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Putting the antenna up high is an attempt to improve the range, but that really only applies when there is something that might get in between the transmitter and the receiver... like the cuvature of the earth, or a building that has a lot of RF absorbing material in it (aluminium siding?). I can understand putting the antenna on the chimney to get the signal down around the sides of the house, but only of the train is not right against the foundation.

Another problem would be, if the transmitter only has, say 100 ft of range, and the antenna is placed on a 101 ft tower, then the signal will never reach a train on the ground. Also consider the diagonal distance from the transmitter antenna and the receiver in the train on the ground. if the base of the transmitter antenna is 99 ft from the farthest point on the railway and the antenna is 25 ft up in the air, the diagonal distance from the antenna to the train is 102.1 ft.

There is also the problem of a cable from the handheld transmitter to the antenna. Kind of defeats the purpose of a handheld. You'd need a couple hundred feet of coaxial cable so you can walk to the locomotive while still holding the controller. That miuch coax might have enough loss as to result in very little signal at the antenna end to be radiated.
 

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Posted By JackM on 08/11/2008 12:24 PM
I don't recall saying anything about a 100 ft. tower. It's a single-story house. And I did refer to the various angles involved (that little postscript "A square + B square = C square).
Nor did I mention "walkaround" at all. The goal in this case, at least occasionally, would be to control the train while seated with adult beverage in hand. The TV camera/transmitter would keep the engineer informed of what's going on from the 1:29 engineer's perspective. A picture leaning to one side would surely indicate a problem that needed attention.
Curvature of the earth is not the question, it's the walls of my house that might dimish the effective signal. (FYI - the Wi-Fi company I referred to does indeed want as much height as possible even though their signal will be nowhere near the 50 mile horizon.)
Anyway, I guess we've pretty well beaten this to death. When I get up and going next summer, I'll let everyone know if I make any unexpected discoveries. I do appreciate everyone's thoughts on the matter.
jack




Sorry, wasn't calling into question your expectations... merely pointing out that a tower is only of value if the curvature of the earth interferes with the communications. Some folk that might just skim this thread might tend to think that if an antenna is needed then a taller tower will cure problems, when in fact it will make things worse and they will waste money and time on trying to get the antenna higher.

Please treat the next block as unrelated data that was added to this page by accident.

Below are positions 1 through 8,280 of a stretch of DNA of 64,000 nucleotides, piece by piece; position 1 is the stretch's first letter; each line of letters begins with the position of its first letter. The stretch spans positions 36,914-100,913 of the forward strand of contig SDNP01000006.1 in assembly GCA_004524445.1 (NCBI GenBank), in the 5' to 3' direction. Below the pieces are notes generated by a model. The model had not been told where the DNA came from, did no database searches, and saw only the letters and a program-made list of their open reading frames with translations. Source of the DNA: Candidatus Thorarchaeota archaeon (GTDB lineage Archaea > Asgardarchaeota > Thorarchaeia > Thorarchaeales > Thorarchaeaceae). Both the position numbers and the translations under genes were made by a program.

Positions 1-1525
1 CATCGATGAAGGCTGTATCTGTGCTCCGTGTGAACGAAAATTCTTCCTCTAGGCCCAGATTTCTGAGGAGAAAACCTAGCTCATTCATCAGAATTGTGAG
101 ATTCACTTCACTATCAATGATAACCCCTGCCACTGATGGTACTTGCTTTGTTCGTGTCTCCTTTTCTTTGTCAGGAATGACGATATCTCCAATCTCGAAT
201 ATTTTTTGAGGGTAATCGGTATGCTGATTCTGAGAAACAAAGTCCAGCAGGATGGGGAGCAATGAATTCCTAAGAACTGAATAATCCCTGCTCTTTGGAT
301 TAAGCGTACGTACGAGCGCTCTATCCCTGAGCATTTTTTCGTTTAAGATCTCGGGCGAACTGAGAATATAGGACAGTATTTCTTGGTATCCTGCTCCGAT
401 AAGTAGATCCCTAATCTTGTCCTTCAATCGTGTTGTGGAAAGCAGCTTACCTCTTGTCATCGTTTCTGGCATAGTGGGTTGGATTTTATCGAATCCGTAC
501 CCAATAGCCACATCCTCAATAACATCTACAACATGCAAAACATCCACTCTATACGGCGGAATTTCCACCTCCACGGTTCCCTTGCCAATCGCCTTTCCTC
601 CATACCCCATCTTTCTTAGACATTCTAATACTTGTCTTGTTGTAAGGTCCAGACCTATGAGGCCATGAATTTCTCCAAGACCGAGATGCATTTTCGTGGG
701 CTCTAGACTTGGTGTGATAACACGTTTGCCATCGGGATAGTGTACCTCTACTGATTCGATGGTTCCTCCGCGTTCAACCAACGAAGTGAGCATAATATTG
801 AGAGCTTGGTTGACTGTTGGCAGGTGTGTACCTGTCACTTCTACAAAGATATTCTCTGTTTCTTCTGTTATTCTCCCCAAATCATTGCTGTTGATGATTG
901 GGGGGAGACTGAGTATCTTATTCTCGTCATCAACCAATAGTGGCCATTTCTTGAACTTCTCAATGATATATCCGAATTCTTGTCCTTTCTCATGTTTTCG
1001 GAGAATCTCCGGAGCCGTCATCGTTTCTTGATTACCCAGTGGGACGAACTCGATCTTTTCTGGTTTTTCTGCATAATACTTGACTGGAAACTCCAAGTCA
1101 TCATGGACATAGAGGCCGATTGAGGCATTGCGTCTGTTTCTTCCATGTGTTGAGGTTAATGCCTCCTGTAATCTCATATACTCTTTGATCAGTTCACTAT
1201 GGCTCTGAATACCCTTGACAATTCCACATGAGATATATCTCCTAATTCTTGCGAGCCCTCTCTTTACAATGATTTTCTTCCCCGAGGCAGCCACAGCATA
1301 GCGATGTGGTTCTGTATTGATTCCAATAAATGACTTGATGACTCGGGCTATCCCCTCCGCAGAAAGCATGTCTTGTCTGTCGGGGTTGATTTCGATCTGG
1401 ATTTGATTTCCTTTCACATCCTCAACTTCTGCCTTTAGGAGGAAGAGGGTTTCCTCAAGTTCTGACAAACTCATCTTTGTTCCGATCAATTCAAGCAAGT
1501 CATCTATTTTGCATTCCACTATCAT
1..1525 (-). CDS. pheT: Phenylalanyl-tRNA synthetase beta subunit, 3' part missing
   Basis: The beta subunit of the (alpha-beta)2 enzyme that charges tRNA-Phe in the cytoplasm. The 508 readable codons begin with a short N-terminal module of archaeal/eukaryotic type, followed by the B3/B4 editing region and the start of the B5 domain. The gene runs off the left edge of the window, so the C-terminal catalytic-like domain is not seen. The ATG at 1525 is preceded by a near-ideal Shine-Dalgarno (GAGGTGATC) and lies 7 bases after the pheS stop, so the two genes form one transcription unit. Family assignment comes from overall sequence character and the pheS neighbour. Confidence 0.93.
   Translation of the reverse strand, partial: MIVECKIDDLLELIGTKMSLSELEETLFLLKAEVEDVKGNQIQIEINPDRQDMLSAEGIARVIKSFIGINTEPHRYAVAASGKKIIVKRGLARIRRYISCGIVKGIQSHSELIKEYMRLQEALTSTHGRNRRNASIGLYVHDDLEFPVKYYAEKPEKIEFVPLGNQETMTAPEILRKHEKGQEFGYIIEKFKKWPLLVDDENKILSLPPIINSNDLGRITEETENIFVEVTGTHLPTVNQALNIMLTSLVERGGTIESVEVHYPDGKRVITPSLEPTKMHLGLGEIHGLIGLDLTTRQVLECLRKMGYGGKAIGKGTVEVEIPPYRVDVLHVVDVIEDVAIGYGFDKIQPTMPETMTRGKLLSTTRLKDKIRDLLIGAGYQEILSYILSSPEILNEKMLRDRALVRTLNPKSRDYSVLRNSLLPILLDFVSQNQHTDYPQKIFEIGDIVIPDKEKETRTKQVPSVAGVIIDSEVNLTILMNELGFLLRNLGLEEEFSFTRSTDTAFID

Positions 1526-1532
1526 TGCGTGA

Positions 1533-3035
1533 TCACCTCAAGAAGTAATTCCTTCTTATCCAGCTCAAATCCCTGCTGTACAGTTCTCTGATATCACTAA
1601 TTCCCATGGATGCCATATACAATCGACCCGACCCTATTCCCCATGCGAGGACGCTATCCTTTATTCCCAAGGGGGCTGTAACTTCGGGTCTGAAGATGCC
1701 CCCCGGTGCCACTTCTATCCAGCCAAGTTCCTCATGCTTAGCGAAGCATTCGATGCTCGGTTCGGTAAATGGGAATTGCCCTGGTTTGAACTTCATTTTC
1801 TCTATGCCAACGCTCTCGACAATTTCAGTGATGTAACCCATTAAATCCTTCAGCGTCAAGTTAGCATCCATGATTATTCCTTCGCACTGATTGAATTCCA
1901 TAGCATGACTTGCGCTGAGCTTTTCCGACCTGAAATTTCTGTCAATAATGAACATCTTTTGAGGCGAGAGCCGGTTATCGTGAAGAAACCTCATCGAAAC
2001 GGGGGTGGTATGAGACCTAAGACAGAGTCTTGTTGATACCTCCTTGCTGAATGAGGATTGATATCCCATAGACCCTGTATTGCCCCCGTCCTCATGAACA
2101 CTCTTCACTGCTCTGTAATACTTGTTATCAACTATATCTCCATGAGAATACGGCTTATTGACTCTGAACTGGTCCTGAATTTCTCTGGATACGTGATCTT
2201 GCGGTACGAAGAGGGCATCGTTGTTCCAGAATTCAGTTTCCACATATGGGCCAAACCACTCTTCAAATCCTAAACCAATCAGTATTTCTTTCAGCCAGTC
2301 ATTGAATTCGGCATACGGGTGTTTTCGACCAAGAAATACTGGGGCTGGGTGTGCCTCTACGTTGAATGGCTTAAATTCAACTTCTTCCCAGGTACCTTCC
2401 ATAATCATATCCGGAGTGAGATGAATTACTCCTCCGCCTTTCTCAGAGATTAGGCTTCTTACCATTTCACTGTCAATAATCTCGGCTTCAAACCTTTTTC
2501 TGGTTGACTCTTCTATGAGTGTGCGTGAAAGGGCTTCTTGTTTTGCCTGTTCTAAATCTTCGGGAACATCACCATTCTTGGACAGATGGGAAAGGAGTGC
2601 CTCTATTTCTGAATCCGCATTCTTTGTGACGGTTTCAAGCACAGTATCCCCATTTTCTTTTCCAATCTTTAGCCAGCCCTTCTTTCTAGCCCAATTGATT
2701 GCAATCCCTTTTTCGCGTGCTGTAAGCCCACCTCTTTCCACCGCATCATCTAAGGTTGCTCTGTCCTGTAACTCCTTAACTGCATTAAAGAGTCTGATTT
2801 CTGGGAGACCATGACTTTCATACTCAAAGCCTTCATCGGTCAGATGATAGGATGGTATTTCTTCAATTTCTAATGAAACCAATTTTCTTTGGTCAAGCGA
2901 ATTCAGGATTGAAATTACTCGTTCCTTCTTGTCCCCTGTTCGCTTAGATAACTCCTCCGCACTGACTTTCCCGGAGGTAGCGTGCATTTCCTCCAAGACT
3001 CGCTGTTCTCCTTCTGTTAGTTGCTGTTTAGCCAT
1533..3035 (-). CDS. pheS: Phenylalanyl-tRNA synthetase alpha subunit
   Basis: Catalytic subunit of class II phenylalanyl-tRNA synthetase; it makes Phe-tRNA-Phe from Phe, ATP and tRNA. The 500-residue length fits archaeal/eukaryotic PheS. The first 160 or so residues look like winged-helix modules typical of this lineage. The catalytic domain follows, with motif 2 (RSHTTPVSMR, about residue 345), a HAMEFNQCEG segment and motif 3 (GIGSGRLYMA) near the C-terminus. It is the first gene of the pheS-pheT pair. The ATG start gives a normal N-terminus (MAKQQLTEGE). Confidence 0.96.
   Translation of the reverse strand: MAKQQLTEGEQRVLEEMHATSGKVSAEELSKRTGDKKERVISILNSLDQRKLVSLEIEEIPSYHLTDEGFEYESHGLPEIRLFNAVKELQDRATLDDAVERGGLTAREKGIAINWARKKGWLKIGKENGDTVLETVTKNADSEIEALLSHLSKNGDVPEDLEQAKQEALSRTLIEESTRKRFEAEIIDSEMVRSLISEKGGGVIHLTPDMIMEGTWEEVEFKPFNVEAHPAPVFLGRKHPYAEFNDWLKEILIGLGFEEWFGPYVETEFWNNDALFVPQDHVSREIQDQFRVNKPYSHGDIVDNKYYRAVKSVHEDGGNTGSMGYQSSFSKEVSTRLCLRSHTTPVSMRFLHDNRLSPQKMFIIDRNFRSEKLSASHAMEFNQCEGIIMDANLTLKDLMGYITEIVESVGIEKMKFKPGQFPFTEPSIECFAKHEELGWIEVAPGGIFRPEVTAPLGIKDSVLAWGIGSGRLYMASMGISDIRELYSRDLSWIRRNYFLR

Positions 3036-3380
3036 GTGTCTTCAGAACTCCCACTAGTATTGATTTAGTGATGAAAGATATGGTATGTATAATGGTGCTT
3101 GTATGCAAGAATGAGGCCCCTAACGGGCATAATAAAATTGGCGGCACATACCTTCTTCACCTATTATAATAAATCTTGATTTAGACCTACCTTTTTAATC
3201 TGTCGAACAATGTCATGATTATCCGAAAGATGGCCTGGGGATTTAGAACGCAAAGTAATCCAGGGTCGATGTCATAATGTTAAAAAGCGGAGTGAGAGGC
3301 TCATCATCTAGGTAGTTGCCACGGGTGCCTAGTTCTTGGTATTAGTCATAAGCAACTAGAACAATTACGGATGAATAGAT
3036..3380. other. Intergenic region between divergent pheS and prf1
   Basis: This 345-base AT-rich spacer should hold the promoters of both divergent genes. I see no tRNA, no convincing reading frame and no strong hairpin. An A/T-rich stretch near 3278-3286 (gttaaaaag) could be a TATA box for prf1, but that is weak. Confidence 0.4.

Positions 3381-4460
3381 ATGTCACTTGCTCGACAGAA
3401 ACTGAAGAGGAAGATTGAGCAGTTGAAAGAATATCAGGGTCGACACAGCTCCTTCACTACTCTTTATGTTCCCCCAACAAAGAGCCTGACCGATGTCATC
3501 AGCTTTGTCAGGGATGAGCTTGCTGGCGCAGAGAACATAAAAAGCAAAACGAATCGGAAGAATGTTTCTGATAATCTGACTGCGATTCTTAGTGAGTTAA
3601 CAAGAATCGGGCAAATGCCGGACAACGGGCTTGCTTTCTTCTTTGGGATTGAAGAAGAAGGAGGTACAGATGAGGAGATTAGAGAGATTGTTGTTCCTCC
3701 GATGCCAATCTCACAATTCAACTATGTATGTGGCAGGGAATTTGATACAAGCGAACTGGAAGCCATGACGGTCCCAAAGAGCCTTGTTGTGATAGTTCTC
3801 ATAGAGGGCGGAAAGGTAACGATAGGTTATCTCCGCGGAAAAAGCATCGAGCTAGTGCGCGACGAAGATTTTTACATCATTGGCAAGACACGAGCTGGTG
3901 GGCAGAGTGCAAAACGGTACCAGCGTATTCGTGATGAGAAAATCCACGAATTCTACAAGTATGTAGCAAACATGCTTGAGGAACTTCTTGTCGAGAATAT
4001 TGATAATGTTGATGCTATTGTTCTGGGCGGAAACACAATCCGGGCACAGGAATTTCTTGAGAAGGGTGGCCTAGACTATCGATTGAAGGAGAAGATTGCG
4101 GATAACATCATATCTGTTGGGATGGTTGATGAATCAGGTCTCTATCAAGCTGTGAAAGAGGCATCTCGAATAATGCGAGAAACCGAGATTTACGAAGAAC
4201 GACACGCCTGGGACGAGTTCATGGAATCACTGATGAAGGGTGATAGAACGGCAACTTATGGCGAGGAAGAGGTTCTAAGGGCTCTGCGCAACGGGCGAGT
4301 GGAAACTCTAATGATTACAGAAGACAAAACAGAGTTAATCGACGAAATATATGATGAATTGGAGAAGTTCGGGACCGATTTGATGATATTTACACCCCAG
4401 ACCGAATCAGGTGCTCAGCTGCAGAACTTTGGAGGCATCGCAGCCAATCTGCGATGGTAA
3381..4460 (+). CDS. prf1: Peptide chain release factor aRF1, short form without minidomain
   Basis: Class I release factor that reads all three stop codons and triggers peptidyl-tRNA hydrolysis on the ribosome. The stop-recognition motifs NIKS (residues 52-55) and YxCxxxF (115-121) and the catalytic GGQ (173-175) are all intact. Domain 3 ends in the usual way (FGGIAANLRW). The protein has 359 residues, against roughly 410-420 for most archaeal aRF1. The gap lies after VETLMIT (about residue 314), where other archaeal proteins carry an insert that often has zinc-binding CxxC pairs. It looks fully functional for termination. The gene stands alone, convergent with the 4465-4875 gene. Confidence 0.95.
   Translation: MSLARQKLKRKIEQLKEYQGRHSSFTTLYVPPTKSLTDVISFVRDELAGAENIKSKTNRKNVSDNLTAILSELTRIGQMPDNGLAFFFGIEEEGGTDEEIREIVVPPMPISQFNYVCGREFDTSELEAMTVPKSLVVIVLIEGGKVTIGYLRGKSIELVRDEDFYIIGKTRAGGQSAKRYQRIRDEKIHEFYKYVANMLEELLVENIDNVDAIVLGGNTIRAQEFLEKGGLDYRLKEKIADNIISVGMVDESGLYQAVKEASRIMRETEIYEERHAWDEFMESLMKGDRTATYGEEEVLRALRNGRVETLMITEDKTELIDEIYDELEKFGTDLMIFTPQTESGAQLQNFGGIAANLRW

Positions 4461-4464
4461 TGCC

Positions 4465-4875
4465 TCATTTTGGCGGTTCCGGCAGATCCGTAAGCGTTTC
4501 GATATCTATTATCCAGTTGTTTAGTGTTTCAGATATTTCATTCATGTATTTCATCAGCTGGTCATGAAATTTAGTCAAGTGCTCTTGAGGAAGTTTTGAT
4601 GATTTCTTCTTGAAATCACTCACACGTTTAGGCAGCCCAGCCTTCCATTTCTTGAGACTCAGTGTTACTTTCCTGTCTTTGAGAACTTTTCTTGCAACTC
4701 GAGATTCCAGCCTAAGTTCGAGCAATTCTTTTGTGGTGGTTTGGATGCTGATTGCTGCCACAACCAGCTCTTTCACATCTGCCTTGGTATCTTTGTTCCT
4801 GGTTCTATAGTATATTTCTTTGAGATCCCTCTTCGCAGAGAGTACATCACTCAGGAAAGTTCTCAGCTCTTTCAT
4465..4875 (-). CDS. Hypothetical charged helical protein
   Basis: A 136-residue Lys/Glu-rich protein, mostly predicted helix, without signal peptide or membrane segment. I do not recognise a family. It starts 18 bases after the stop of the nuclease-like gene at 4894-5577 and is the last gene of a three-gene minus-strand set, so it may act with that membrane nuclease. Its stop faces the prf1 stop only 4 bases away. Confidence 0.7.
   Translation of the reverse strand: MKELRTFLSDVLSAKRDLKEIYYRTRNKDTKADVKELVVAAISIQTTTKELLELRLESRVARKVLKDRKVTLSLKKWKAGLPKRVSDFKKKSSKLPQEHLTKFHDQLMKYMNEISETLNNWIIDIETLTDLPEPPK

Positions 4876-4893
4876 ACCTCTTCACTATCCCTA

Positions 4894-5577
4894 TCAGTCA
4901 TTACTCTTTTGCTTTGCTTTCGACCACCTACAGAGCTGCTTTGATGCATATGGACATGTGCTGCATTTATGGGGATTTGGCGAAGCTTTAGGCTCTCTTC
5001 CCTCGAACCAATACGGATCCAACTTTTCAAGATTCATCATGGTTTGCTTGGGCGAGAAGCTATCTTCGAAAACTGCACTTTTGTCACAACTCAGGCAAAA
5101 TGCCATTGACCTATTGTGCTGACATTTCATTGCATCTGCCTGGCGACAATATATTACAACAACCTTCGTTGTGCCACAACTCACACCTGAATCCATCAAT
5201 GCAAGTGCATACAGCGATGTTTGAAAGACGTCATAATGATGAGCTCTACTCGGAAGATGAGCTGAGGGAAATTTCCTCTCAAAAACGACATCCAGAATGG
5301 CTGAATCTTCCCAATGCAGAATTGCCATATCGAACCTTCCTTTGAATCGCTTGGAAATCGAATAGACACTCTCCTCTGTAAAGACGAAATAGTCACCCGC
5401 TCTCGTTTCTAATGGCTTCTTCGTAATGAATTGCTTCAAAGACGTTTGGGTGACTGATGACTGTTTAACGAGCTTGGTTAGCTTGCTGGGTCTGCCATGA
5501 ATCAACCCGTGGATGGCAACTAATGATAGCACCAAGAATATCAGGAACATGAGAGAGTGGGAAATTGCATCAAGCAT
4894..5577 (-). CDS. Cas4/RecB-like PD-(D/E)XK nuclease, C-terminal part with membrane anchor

As for "walkaround"... you WILL want the controller in your hand at some point in time when you are at the location of the train and not relaxing on the patio. That is the "why" of a handheld remote controller for the train! The folk using track power realized this quite early on when garden layouts went beyond the little circle of track with the power pack close at hand.

I also see that you are also considering the opposite of what I have been thinking... not only do you want radio control TO the train, but radio response FROM the train (the video system). But the same distance problems are in effect that way too. I have a 2.7MHz video camera that will transmit through the walls of my house, UNLESS "I" am standing between the two antennas! I had the receiver sitting on the VCR in the very front of the house and I took the camera out in the yard by hand. As long as I stood to the side I could get about 125-ft of range, but when I was walking away from the house with the camera (and its antenna) held in front of me, the VCR recorded very snowy pictures. When I turned to walk along the back property line it cleared up pretty good.
 

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I'll bow to your experience as I don't have that much myself... I only worked for Collins Radio, Inc. (now Rockwell Collins, Inc.) for 40 years, but I got out of the RF stuff abut when Art left and went on to digital avionics and computers.

But, yes getting at least one of the antennas (transmitter or receiver) away from mother earth usually helps a bit by reducing the effect of ground reflections and signal absorbtion from vegetation (broad succulent leaves absorb RF wonderfully!). But at the usual low power levels of the typical consumer R/C system, much more than twice head height adds little to the usable distance they work at.

Yet, putting the antenna on the chimney may be a good idea if it is in the middle of your layout... not the physical middle, but the point of "least-obstructions-between-transmitter-and-receiver" middle.


As for "Doesn't everybody want a stronger signal?"...

I have set the power level on my wireless router down a couple of notches. I only need enough signal to get from the dining room (where the telephone line is) to the living room (where I can sit in my easychair or the rocker with my laptop PC) and the basement shop (directly under the dining room, where I can reference the web for plans, conversion data, etc.), and I specifically do NOT want "more power" to reach my neighbor kid's bedroom (so that he can chew up my bandwidth trying to break the secure wireless encryption scheme /DesktopModules/NTForums/themes/mls/emoticons/angry.gif ).
 
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